How to Work with Tension in Design

The ultimate purpose of a design project is to change something. It might be kickstarting sales, making stuff more findable, or addressing a competitive challenge. Whatever it is, the project exists because someone wants something to be different.

Changes reveal tensions. Often, teams are invested in the status quo. For example, sales may want product to introduce new features, while product wants a simpler experience. More capabilities increase complexity, so the two are in tension.

Projects are rife with such tensions — and they often go unacknowledged. Not surprising, since dealing with tensions can be uncomfortable. If you’ve ever been in a meeting with a surly stakeholder, you know how awkward these situations can be.

As a result, we steer clear of issues that focus attention on tension. But avoiding tensions is a mistake. Unacknowledged tensions fester, fostering animosity. Colleagues undermine each others’ efforts — often while keeping up a cooperative façade.

Counter-intuitively, unacknowledged tensions can also be a missed opportunity to innovate. Both parties have valid reasons for their positions — at least from their perspectives. Looking to address both can lead to unexpected solutions.

Therefore, it’s important to acknowledge tensions. I keep a running list in every project. They manifest as concept pairs:

Short-term sales <--> Long-term objectives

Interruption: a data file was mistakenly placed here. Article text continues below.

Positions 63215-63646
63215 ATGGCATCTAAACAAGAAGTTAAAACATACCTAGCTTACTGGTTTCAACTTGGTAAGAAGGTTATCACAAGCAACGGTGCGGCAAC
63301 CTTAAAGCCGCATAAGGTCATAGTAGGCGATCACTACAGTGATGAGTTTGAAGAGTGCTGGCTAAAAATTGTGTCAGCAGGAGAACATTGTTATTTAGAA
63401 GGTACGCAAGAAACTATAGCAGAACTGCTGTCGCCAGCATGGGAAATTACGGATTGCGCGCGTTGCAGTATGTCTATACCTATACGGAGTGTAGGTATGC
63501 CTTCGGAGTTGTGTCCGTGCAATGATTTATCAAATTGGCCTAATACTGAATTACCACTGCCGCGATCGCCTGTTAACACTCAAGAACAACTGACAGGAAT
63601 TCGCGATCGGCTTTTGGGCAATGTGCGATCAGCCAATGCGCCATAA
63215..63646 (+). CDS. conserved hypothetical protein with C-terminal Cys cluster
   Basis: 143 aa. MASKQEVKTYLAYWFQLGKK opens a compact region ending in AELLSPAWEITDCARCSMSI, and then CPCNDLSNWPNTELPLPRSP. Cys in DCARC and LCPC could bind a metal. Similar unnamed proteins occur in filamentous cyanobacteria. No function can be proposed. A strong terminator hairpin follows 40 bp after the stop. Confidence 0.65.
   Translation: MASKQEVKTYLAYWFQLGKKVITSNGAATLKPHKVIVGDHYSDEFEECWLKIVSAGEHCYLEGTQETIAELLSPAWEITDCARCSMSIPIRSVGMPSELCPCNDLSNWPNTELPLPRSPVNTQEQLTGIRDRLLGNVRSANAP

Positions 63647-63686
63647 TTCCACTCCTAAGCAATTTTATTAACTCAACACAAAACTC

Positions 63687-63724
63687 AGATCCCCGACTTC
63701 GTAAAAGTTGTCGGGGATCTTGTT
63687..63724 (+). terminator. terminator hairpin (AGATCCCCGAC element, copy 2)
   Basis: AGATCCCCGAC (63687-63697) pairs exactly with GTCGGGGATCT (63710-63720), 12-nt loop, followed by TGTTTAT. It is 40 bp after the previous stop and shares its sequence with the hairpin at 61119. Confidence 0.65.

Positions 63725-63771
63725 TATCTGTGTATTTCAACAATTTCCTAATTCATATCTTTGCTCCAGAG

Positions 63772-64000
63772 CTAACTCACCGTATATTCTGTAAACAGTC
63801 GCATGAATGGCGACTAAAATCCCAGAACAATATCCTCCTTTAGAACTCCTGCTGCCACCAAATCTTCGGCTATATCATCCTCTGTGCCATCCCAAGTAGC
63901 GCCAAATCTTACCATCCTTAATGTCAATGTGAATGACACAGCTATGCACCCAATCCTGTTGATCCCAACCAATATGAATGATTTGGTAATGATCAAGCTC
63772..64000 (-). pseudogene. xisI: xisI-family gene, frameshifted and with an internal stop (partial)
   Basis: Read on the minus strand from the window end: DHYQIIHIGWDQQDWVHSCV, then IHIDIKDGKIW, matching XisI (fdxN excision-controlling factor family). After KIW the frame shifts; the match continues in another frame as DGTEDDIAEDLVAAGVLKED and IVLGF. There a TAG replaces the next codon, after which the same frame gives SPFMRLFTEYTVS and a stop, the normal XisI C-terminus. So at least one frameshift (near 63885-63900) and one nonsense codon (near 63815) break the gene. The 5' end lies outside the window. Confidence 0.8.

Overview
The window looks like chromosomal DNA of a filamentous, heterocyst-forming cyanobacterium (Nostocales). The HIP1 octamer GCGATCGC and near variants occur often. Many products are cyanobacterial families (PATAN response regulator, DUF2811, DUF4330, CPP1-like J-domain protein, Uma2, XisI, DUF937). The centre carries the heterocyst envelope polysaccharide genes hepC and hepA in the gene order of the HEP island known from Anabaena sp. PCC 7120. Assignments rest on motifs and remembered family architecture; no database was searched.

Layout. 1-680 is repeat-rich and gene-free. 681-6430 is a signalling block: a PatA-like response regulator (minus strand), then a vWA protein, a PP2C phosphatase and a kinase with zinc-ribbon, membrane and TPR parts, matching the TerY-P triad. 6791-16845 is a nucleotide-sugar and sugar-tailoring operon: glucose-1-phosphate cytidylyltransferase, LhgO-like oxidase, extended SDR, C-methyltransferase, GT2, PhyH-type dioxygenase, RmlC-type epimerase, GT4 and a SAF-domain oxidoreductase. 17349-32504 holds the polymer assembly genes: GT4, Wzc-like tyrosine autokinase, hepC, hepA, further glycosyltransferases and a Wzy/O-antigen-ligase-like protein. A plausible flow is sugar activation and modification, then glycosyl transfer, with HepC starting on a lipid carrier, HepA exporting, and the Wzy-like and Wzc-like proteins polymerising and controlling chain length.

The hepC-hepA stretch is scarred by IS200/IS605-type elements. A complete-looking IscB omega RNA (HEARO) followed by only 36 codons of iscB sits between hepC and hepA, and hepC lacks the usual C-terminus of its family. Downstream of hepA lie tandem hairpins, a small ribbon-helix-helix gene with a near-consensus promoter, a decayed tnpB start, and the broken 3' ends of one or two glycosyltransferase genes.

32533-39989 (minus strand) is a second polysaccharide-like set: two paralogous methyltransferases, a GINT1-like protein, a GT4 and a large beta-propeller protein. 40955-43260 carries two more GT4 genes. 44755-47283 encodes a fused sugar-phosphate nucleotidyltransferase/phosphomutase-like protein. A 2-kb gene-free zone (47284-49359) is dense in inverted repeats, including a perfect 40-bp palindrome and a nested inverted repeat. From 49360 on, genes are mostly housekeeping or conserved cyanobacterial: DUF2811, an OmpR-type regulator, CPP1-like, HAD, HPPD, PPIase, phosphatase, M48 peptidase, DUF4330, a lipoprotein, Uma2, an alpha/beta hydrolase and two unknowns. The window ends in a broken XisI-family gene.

Product capabilities <--> Ecosystem cohesiveness

Bottom-up adaptability <--> Top-down control

I share these lists with stakeholders — at first individually, but eventually in shared contexts. (This is easier if you’re an outside consultant; internal team members often support one position based on their location in the org chart.)

But calling out tensions is only a starting point. What do you do beyond making tensions clear and broadly understood? There are three basic approaches:

  1. Favor one direction over the other. Requires executive support, ideally at the highest levels. You must ensure everyone’s clear on what’s being sacrificed and the implications.
  2. Look for middle ground. Requires understanding the (real) incentives pulling in each direction, and identifying possible areas of alignment. This can be hard and time-consuming.
  3. Re-frame the issue. Requires considering alternative ways of thinking about the situation that might be appealing to both parties.

Approach 1 supposes one direction is clearly preferable to the other. (Are you sure?) Approach 2 requires deft political maneuvering and the outcome may not end up pleasing anyone. Therefore, I’m especially fond of approach 3.

Re-framing uncovers new ways of thinking about the domain, driving alignment and infusing energy into the project. For example, in the example above, you could ask: how could increased simplicity manifest as a new product feature?

Design is the ideal discipline to explore the implications of different frames since it produces tangible artifacts. A prototype can be a better tool for understanding and validating strategic directions than a spreadsheet or slide deck.

However you do it, please consider tensions in your work. While delving into tensions can be uncomfortable, not doing so can lead to undesirable outcomes.

Cover photo by Republic of Korea (CC BY-SA 2.0)

A version of this post originally appeared in my newsletter.


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